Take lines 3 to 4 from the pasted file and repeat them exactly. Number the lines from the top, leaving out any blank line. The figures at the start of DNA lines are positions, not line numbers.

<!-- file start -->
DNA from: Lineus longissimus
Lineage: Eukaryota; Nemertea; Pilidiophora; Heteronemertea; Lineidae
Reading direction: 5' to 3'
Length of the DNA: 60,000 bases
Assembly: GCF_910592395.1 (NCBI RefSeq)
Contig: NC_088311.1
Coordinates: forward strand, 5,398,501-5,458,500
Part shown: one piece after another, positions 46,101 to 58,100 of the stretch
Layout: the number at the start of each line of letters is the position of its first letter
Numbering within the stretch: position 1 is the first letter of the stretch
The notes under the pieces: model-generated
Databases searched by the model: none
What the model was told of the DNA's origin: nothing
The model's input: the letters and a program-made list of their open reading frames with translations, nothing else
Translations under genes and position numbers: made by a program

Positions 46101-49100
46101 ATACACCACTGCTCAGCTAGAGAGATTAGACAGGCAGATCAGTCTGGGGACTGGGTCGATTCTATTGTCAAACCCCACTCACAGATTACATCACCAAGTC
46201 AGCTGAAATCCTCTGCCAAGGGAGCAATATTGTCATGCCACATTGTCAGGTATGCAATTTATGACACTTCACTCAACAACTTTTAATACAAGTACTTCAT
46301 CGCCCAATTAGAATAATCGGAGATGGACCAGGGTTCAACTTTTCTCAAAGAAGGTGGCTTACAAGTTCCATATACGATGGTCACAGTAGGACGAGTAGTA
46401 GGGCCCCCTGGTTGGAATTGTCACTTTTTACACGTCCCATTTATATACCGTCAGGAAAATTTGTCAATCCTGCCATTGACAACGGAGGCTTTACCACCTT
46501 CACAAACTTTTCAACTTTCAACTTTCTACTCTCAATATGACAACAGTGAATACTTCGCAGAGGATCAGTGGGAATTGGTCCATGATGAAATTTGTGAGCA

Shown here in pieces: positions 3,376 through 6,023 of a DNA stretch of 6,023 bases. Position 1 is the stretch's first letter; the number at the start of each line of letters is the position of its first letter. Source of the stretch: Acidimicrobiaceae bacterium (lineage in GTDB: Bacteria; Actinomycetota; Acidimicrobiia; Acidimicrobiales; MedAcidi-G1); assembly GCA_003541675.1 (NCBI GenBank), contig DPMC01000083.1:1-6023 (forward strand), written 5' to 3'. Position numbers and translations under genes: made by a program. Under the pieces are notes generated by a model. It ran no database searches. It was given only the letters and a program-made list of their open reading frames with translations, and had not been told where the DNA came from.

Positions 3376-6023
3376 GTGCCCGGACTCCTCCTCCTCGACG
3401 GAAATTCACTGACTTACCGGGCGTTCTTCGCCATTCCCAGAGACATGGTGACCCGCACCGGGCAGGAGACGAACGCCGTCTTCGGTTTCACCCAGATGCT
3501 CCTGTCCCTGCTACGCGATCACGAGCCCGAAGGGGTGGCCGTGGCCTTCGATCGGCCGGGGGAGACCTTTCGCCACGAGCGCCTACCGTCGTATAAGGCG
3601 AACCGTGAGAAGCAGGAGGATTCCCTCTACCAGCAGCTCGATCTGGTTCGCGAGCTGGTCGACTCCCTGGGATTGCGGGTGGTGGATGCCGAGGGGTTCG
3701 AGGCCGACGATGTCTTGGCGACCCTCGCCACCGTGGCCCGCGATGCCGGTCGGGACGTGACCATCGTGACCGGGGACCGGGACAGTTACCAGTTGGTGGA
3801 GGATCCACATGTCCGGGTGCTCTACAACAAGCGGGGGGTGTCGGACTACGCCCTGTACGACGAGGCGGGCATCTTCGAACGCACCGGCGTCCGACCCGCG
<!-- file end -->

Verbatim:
Reading direction: 5' to 3'
Length of the DNA: 60,000 bases